Well today I learned a lesson about the importance of using the right tool for the job. I have been working on my Chevron Love Hat, and making some progress, but it's been a bit annoying, since I was fighting my way around double pointed needles with it -- don't get me wrong, I love my double-points, and use them for socks and mitts and all sorts of smallish projects. In this case, the number of stitches on the hat brought them awfully close to the ends of the needles, so I was always stressed about possibly dropping stitches, as well as worried about having the right length of yarn carried between the needles, so there wouldn't be either ladders (carried yarn too long) or puckers (carried yarn too short) between the needles. Last night I realized that it's silly to be so stressed out over what was meant to be a cute little Instant Gratification Project to take my mind off the endless entrelac lap throw. Today I just went out and bought a short little circular (which is what the pattern directed me to use in the first place.) I may never need it again in my life, but the $5 is so worth it, since this project is now infinitely easier and less stressful and will have better memories when it's finished.
The other exciting thing I have to show off today is this itty bitty little skein of yarn which I've spun myself for the first time ever! Whee! Yeah, okay, it goes thick and thin, and parts are underspun and parts are overspun, but in essence, it is yarn. And I made it. Despite my frustration at not being perfect with it the first time around, I am reminding myself that there is a learning curve to every new skill. If I am helping someone else learn to knit, I remind them over and over that while it feels awkward now, and the stitches look weird and uneven, in a few weeks or months, it will feel like second-nature to make those motions, and things will be uniform and lovely. This is the lesson I am reminding myself of when I despair that I am not made to be a spinner. Between my quilting and sewing and knitting, I will keep making tiny little skeins and before I know it, they will be beautiful and worth showing off. This one, I might frame and put it on the wall to remember how it all began.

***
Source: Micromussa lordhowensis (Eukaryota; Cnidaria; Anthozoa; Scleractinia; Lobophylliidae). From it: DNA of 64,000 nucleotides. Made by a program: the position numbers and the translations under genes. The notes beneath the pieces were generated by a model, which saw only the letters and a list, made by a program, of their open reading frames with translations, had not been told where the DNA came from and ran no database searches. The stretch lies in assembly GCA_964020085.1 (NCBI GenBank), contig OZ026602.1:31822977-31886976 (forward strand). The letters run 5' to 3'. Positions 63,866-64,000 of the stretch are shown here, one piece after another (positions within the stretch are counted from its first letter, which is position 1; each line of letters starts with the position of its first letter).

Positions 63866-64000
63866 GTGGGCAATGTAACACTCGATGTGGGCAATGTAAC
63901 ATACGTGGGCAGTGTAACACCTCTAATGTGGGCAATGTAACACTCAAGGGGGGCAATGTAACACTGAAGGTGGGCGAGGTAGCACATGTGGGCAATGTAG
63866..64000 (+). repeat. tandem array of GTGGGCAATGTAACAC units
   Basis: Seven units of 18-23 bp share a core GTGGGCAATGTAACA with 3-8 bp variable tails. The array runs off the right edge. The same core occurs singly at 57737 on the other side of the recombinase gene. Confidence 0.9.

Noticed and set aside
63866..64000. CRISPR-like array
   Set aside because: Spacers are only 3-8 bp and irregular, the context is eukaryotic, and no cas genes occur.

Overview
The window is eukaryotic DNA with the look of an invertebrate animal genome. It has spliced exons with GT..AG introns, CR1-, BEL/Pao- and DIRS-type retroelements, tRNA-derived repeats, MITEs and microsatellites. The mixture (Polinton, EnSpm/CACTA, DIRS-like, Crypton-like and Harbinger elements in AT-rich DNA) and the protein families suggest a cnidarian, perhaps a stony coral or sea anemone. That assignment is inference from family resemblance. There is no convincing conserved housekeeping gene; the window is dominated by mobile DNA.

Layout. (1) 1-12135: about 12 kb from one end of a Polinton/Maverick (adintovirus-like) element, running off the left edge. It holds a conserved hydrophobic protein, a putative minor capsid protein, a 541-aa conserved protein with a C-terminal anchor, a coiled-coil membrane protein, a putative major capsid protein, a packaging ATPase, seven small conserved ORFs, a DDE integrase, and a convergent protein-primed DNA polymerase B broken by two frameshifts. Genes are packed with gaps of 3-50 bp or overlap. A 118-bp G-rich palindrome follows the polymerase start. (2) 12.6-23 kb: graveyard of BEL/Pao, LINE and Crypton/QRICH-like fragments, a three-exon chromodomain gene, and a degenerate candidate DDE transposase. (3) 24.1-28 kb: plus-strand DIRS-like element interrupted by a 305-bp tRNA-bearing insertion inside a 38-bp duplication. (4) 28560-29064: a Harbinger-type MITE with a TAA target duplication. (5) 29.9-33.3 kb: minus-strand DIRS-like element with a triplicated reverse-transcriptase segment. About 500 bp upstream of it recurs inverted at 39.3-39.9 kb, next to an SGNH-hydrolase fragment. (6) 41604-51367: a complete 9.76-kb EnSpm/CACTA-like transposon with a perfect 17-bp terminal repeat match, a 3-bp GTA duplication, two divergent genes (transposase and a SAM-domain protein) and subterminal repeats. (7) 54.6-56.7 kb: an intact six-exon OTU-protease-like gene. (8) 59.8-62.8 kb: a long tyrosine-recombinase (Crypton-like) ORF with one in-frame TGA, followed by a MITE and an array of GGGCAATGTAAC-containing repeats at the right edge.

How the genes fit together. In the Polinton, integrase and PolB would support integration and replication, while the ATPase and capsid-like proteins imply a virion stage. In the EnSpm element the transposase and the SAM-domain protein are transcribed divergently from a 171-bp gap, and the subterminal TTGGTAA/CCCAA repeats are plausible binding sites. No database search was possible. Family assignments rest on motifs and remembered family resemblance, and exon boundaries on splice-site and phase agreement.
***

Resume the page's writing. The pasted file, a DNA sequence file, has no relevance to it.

Living life somewhere in the grey area between Liz Lemon and Nancy Botwin. I live with my beloved Heterosexual Life Mate (HLM), no kids, two beautiful feline ladies, and what I can only assume are self-replenishing stacks of fabric and yarn.
rstovin on ravelry